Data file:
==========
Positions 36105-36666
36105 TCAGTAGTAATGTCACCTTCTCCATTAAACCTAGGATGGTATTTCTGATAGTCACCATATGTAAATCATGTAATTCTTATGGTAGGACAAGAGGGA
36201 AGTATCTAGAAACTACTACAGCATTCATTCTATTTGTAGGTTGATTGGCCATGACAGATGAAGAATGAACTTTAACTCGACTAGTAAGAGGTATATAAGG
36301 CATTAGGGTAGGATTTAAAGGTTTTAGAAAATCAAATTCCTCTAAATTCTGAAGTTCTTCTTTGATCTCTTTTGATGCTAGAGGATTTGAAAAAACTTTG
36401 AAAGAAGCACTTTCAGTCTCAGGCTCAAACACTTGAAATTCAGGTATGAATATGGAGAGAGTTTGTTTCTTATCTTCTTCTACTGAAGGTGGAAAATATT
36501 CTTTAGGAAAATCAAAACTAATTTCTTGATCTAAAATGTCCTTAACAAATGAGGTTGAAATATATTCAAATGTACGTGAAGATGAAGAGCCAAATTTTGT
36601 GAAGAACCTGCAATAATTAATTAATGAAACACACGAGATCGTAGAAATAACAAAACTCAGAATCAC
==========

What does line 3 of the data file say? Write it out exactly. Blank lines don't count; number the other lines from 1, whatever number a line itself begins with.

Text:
36201 AGTATCTAGAAACTACTACAGCATTCATTCTATTTGTAGGTTGATTGGCCATGACAGATGAAGAATGAACTTTAACTCGACTAGTAAGAGGTATATAAGG